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Welshbeef

18,260 posts

84 months

[news] 
Sunday 7th October 2012 quote quote all
VTECMatt said:
OMG I read track car which is a huge luxury give it up job done. Track days for you might be free although i doubt it, but Petrol, tyres, pads etc aren't. Come on get a grip you don't need stuff like this if you worry about about 2K of debt.
Hopefully the Chap has taken some of the advice early given

Wacky Racer

22,329 posts

133 months

[news] 
Sunday 7th October 2012 quote quote all
hornet said:
walm said:
Obviously you don't need the iPhone5 - that is £500 no matter what contract you go on.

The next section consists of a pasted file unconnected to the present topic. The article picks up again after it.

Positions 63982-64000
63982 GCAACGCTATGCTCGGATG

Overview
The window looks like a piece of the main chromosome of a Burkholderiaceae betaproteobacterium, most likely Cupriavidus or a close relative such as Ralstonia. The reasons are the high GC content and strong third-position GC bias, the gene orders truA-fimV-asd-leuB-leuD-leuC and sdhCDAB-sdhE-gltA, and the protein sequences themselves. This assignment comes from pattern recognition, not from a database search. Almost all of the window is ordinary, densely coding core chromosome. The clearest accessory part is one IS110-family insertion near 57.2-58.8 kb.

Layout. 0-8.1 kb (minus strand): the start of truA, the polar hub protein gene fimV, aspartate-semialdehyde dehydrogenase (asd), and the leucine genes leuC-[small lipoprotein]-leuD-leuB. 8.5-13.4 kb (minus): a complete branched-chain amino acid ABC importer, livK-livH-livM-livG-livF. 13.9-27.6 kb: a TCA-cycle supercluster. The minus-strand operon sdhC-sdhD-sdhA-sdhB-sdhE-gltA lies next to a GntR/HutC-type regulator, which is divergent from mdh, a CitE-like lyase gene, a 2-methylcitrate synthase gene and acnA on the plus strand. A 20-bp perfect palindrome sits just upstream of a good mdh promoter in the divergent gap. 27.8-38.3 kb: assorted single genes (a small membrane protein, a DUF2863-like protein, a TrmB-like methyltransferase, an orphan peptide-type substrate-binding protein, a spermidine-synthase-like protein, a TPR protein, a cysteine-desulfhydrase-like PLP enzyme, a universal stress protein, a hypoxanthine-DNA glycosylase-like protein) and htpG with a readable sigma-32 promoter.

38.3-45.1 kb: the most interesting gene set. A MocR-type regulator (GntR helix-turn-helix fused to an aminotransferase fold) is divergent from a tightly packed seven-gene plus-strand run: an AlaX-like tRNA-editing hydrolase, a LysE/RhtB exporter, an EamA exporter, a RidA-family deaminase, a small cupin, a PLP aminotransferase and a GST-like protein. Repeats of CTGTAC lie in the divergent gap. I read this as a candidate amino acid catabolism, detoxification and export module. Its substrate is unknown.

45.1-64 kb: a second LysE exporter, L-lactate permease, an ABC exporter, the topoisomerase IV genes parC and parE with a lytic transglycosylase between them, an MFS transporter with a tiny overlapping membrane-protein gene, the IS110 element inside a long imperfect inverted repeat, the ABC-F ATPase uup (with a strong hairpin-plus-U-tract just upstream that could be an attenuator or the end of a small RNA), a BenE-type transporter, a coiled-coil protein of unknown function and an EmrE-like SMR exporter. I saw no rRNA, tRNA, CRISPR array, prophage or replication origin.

Keep the 4.
Or sell both and just buy a regular PAYG phone...
My PAYG mobile phone cost £20 brand new and I put about £10 credit on it every three months.

I only use it if really necessary,.. not because I'm tight but I'm not married to it like most people seem to be these days.

cuprabob

2,765 posts

100 months

[news] 
Sunday 7th October 2012 quote quote all
Wacky Racer said:
My PAYG mobile phone cost £20 brand new and I put about £10 credit on it every three months.

I only use it if really necessary,.. not because I'm tight but I'm not married to it like most people seem to be these days.
It's because you have a cheap phone you have no mates. If you had an iPhone 5, you would have mates and thus use it more :-)

I must admit I really don't understand the obsession with having to have the latest iPhone. I find it even stranger that people queue to be one of the first to have one that will be full of bugs. Wait a few weeks and it settles down.

As they say "nowt as queer as folk"

Welshbeef

18,260 posts

84 months